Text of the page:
Case 2: A 49-year-old man with hypertension presented to clinic with infrequent palpitations (1-2 episodes per month) which lasted from minutes to hours in duration. He was offered an event monitor, but was concerned about the cost due to the lack of health insurance coverage. Therefore, he was provided an AliveCor Heart Monitor as an alternative. Figure 3 shows the single-lead ECG obtained during an episode of palpitations. There is clear documentation of atrial fibrillation. Based on these tracings, the patient was treated with an antiarrhythmic drug with a reduction in symptoms.

Case 3: A 34-year-old man with a history of paroxysmal supraventricular tachycardia (PSVT) presented to clinic for further management. The patient was diagnosed with PSVT three years prior, when he was told by paramedics he had a heart rate of 240 bpm and was cardioverted. There was no documentation of this episode. He had been started on AV nodal blocking agents and flecainide by his cardiologist after a negative stress test. He continued to experience palpitations every 1-2 months. An EP study with possible ablation was recommended, but he was also given an AliveCor Heart Monitor to document any tachycardia during his palpitations prior to the procedure. Figure 4 shows the PSVT recorded by the device.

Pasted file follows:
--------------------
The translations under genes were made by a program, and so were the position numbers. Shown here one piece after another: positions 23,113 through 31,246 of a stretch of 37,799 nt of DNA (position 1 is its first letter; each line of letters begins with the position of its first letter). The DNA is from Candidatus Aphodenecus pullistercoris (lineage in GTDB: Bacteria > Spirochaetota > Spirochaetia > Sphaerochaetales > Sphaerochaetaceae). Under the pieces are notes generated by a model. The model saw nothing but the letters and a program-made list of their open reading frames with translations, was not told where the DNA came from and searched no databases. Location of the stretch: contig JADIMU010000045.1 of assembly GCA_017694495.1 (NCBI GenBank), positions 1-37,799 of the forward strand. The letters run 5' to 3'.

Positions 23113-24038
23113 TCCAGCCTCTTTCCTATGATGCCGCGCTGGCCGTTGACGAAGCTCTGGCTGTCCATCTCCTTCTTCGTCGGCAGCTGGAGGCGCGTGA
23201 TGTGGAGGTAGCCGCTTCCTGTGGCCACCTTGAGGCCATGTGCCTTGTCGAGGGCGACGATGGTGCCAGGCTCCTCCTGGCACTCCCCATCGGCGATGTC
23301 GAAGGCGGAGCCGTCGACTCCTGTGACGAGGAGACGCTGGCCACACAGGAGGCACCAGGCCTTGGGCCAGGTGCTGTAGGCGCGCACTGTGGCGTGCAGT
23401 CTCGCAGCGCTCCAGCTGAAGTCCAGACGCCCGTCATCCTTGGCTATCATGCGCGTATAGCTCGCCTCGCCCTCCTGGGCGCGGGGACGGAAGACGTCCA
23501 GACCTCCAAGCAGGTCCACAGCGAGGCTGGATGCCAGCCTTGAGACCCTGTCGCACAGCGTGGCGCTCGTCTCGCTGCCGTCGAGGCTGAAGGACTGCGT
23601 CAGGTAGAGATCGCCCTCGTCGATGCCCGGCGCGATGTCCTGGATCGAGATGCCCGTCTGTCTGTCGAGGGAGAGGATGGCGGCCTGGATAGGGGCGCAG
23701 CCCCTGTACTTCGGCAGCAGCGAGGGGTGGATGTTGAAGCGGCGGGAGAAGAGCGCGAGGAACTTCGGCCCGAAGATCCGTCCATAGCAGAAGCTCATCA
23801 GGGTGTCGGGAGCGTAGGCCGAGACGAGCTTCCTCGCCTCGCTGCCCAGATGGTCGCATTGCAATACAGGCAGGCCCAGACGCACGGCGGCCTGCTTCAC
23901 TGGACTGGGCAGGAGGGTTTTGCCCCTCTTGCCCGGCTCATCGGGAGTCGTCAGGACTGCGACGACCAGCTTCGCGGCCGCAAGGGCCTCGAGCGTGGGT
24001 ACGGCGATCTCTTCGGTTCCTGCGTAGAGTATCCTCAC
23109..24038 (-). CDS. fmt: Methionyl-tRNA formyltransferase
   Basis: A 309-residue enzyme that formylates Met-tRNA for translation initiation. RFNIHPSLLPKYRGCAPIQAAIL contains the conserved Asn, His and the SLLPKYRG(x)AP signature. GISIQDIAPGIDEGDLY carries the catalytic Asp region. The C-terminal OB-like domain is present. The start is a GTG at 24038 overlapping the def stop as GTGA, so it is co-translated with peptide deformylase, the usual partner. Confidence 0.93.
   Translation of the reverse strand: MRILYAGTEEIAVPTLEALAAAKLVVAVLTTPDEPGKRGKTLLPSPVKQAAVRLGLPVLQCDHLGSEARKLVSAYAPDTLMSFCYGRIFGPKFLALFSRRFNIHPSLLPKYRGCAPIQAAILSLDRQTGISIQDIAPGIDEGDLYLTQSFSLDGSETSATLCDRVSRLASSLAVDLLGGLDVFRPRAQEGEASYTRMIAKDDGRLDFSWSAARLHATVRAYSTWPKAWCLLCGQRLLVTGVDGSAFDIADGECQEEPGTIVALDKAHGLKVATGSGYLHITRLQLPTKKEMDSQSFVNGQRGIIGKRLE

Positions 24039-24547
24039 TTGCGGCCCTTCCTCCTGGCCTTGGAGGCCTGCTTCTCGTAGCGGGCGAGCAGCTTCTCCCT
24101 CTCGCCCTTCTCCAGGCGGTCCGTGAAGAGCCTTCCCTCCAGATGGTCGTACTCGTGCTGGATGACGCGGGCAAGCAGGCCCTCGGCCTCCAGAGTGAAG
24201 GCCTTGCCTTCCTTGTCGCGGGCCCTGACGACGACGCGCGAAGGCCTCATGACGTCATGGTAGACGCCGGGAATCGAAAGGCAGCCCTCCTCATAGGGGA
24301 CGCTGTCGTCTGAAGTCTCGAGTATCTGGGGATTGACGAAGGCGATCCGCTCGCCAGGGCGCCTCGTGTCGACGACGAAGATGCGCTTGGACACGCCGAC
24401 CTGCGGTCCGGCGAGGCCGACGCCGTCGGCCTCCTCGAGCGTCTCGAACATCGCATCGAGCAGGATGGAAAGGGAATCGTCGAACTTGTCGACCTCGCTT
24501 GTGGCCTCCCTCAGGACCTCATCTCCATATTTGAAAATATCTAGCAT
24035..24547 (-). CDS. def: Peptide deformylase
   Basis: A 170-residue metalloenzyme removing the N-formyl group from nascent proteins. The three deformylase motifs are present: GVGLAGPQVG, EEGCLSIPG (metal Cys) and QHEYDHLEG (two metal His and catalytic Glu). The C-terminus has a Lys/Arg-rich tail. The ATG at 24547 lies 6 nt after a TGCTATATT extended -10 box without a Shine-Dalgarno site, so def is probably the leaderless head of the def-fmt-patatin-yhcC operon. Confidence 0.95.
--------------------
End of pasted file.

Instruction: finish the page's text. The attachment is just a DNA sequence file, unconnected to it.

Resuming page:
Case 4: A 60-year-old woman with a history of atrial fibrillation (AF) developed symptomatic sinus node dysfunction while taking flecainide. The antiarrhythmic dose was decreased. The patient purchased an AliveCor Heart Monitor due to repeated episodes of fatigue and dizziness that remained undocumented. The tracings showed that her symptoms were due to recurrent, paroxysmal AF refractory to medical therapy. She underwent cryoablation for her AF.